Sustainable food has been in the press frequently of late, with numerous stories in the Bay Area media. San Francisco has become the venture capital center of the world—especially for sustainable food–but real estate is becoming too expensive there to allow an industry that focuses on physical products sufficient space. Davis is close enough to that center for easy communication, but still has comparatively inexpensive land.

Creating a sustainable food ecology in Davis would have five aspects:

  1. Supporting innovation in sustainable food production and distribution
  2. Providing sustainable infrastructure to support companies that are innovating
  3. Serving and delivering sustainable food locally
  4. Preparing food that is consumed locally in a sustainable manner
  5. Attracting sustainable food-oriented tourism

The City can focus development of a sustainable food industry hub in the “Flex District” proposed for the G Street Corridor in the Downtown Plan. This area could house a wider range of facilities, such as test labs, within easy access distance of the UCD campus and the Capitol Corridor train to the Bay Area. Larger research facilities can be housed in other parts of the City where larger, industrial facilities are more appropriate.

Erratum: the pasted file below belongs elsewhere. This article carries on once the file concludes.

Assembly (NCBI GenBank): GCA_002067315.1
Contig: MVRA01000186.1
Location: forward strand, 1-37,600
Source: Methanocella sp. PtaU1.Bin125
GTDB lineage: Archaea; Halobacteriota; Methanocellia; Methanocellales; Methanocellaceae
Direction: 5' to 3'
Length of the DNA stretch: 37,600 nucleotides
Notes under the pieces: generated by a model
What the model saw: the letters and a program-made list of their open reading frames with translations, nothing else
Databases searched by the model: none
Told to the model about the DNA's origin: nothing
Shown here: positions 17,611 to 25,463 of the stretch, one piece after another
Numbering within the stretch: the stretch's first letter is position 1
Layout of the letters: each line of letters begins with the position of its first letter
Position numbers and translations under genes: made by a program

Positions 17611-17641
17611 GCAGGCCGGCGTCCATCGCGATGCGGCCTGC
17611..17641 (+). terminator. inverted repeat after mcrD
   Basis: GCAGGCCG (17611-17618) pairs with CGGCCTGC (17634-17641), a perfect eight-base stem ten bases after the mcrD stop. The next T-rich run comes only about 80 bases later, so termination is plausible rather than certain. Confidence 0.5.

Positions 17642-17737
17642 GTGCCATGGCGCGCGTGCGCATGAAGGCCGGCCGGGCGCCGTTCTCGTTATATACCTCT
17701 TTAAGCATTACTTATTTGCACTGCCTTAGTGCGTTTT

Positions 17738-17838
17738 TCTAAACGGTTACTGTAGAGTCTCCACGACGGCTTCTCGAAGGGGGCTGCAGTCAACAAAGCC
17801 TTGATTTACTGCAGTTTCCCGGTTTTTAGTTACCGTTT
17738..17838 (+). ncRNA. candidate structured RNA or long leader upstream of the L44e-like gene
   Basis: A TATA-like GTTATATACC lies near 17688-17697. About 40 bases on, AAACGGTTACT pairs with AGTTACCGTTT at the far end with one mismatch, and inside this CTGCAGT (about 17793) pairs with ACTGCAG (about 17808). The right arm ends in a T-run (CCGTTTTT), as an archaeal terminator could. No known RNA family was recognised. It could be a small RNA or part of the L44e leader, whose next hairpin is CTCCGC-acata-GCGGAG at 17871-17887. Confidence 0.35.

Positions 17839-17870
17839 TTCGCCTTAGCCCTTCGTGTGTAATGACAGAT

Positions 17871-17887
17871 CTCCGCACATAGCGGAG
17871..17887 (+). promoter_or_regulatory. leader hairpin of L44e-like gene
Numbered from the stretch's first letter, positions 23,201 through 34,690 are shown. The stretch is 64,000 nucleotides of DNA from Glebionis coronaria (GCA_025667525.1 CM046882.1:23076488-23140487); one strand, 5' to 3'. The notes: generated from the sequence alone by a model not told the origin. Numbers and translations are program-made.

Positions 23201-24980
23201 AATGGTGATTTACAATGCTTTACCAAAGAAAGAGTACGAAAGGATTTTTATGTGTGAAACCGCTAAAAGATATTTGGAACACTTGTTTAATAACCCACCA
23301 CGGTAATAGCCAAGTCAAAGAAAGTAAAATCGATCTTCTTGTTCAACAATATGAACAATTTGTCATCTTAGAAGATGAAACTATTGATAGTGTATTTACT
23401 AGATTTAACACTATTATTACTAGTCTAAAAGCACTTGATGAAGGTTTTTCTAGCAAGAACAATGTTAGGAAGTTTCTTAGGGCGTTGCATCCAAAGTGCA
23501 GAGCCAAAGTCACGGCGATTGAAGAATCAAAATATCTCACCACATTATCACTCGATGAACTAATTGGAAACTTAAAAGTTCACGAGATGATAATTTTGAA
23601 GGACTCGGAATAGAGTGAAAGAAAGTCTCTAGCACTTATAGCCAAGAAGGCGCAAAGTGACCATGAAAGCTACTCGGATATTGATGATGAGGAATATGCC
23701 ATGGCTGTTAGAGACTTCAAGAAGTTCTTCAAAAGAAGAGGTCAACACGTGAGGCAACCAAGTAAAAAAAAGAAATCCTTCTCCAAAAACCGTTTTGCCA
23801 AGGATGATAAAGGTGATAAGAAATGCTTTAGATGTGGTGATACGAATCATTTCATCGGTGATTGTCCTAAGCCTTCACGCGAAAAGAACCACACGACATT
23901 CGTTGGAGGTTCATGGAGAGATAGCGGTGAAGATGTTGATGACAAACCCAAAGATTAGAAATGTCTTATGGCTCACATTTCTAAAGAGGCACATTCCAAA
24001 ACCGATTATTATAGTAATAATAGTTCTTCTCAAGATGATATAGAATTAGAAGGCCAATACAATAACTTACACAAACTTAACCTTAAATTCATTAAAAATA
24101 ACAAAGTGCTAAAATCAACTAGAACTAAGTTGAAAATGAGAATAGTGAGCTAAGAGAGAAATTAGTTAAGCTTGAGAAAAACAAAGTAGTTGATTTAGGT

Part of the attraction to companies locating here could be a sustainable infrastructure configuration starting in this district, with a district energy network and electric microgrid supporting fully electrified space conditioning and water heating systems. The other sustainability attributes identified in the Downtown Davis Plan should be incorporated and highlighted.

We can also encourage existing restaurants to serve more sustainable food on their menus, and attract new restaurants to cater to the new sustainable food businesses and their employees. The investors and workers at these companies are much more likely to follow their ethical beliefs in their consumption choices. The City could provide incentives through reduced fees to existing businesses, and evaluate how to speed the start up of new businesses.